Wednesday, August 20, 2014

In The Now

As published in The County Times (

By Ronald N. Guy Jr.

When will this end?  Let’s get this over with.  I can’t wait until…

Raise your hand if you’ve used one of those expressions.  Be honest.  A few hands are still down.  Come on.  There you go.  All hands are up now, as expected.  To test whom I’m dealing with, put your hands down if you haven’t used them with an FCC-banned wrinkle word inserted for emphasis.  Whoa…all hands are still up.  It’s good to be among my kind of people.

My hands?  They are raised in spirit.  I can’t type with my guilty mitts raised to the heavens.

Guilty?  Yes…of looking ahead.  I, like you my fellow time-continuum sinners, have wished away all sorts of frustrating moments, time-sinks and undesirable situations.  I have frequently longed for a Star Trek transporter, a time machine - like Doc Brown’s DeLorean or the Omni from that 80’s “classic” T.V. show Voyagers - or at least a fast forward button. 

As a kid, road trips couldn’t end soon enough and I pestered my folks with the timelessly irritating question “are we there yet?”  I wished away every age and school year.  Age nine was cooler than eight; life at 10 was sweeter still.  Fifth grade was big-time, but once sixth grade hit, fifth graders were barely worthy of my acquaintance.  I loathed attending my sisters dance recitals.  I think of them today when I see kids combating boredom with fancy electronics gadgets.  I had a transistor radio and Southern Maryland’s one FM station within range of the primitive device.  Bitter?  Me?  Absolutely.

I learned my “respect time” lesson slowly.  I kept seeking the occasional tomorrows into adulthood: the next Friday night during a long work week, a diaper-free life while toiling through the early years of fatherhood or simply the promise of a good night’s sleep and an agenda-less morning.  But as my opening test indicated, I’m merely a member of a present-disrespecting, future-obsessed mob.  Even the sports world lacks immunity. 

ESPN’s Darren Rovell recently interviewed Maryland native Kevin Durant, the reigning NBA MVP.  The main topic wasn’t Team U.S.A or the FIBA World Cup (the present); it was a distant future.  On the heels of LeBron James’ return home to the Cleveland Cavaliers, speculation about Durant’s future has begun in earnest.  The wet dream of Washington Wizards fans – this one included – is that Durant pulls a LeBron, clicks the heels of his Nike’s three times while declaring, “there’s no place like home.”  Stoking the “Durant to D.C.” fire, the Wizards have compiled a nucleus of young talent, improved dramatically and have structured its player contracts to support a major financial offering to Durant.  They even hired Durant’s high school basketball coach!!!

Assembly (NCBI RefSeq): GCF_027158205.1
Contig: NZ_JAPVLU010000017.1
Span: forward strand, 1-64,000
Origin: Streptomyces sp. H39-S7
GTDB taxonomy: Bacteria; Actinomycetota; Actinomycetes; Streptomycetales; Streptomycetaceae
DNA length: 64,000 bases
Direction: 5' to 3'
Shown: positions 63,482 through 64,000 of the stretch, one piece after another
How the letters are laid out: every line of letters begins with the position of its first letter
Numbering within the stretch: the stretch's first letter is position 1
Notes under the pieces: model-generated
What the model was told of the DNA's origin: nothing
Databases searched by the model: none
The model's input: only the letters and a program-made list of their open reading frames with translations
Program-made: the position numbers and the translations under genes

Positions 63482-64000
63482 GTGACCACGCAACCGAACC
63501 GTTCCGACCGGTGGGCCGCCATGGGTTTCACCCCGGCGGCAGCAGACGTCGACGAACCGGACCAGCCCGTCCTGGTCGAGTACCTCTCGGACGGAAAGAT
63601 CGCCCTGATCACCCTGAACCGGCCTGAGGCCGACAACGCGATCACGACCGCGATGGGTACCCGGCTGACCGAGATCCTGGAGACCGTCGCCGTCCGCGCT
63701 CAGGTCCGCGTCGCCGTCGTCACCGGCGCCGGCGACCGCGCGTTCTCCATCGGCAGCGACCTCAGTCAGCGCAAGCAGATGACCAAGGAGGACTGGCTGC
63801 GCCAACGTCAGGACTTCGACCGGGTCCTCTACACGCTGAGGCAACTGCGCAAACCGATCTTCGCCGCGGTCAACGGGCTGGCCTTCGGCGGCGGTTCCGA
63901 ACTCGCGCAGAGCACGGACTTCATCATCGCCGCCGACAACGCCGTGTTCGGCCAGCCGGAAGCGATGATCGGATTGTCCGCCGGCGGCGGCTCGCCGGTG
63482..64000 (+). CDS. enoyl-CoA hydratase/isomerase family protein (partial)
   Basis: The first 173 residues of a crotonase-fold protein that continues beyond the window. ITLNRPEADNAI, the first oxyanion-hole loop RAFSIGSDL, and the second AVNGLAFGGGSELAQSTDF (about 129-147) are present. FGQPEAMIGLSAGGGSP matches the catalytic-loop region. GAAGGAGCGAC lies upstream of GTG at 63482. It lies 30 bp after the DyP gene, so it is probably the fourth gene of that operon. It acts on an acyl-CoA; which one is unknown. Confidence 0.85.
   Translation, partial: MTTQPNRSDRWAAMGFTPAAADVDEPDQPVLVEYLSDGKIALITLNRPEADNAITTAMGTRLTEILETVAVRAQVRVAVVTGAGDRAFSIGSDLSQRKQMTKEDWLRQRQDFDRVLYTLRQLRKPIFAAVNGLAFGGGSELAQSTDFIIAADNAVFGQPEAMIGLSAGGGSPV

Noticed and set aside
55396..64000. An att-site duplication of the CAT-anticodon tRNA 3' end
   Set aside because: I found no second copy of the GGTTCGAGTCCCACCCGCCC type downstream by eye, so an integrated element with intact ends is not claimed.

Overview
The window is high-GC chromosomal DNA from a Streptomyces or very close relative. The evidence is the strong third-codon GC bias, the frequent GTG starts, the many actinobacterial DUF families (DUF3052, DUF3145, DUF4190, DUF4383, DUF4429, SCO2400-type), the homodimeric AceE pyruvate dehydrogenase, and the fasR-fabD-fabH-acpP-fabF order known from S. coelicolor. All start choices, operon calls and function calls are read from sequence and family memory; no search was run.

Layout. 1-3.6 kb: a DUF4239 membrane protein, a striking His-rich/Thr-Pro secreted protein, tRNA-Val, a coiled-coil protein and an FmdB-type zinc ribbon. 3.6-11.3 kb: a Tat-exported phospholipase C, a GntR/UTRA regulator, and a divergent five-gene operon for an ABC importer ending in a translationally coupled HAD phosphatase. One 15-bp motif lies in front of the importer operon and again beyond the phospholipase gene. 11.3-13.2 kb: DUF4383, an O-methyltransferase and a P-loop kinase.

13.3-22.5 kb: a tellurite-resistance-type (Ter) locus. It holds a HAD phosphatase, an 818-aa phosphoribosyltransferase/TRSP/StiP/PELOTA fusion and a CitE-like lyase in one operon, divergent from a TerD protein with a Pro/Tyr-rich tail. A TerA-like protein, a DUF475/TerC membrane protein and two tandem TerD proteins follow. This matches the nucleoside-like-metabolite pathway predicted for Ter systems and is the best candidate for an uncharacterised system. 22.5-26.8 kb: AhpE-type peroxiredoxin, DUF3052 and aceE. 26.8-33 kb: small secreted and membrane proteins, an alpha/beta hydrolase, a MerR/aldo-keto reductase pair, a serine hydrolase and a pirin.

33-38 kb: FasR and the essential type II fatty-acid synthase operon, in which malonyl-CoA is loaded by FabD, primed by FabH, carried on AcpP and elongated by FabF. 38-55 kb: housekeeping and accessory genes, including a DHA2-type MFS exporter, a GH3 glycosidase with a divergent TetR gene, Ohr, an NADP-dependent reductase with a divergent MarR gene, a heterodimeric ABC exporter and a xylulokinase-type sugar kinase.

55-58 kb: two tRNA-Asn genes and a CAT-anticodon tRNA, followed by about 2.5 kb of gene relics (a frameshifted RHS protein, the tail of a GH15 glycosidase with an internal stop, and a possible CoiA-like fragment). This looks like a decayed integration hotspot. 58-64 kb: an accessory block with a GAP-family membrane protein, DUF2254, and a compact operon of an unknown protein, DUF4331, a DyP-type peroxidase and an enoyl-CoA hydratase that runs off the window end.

Here’s the problem: Durant’s under contract with his current team, the Oklahoma City Thunder, through the 2015-16 season.  So what are we to do for the next two NBA seasons?  Ignore the Wizards?  Dismiss the continued development of John Wall and Bradley Beal, one of the best young backcourts in the game?  Should Thunder fans temper their enthusiasm or succumb to “Summer of ’16” anxiety during the next two years with Durant, campaigns that likely will include deep playoff runs and perhaps a NBA championship?

Shouldn’t the answer be an emphatic “no”? 

From age and parenthood I’ve learned that moments are unique and fleeting and that the greatest joys are often found in the journey, not the destination.  Sports frequently remind us that the future is uncertain: see Robert Griffin III’s instantly franchise-altering collapsed knee and, more recently, Indiana Pacers forward Paul George’s broken leg.  So while it’s good to dream, it is awful presumptive to assume Durant and D.C. will be a fit in two years.  As John Mellencamp advised in his classic “Jack & Diane”, “hold on to sixteen, as long as you can, changes come around real soon make us women and men.” Adapted for “Durant 2016”, the message is this: don’t dismiss today for an un-promised tomorrow.  Or, more simply, stay in the now.  Although, I still wish I would’ve had an iPad at my sister’s dance recitals.  Some moments are too painful to bear.

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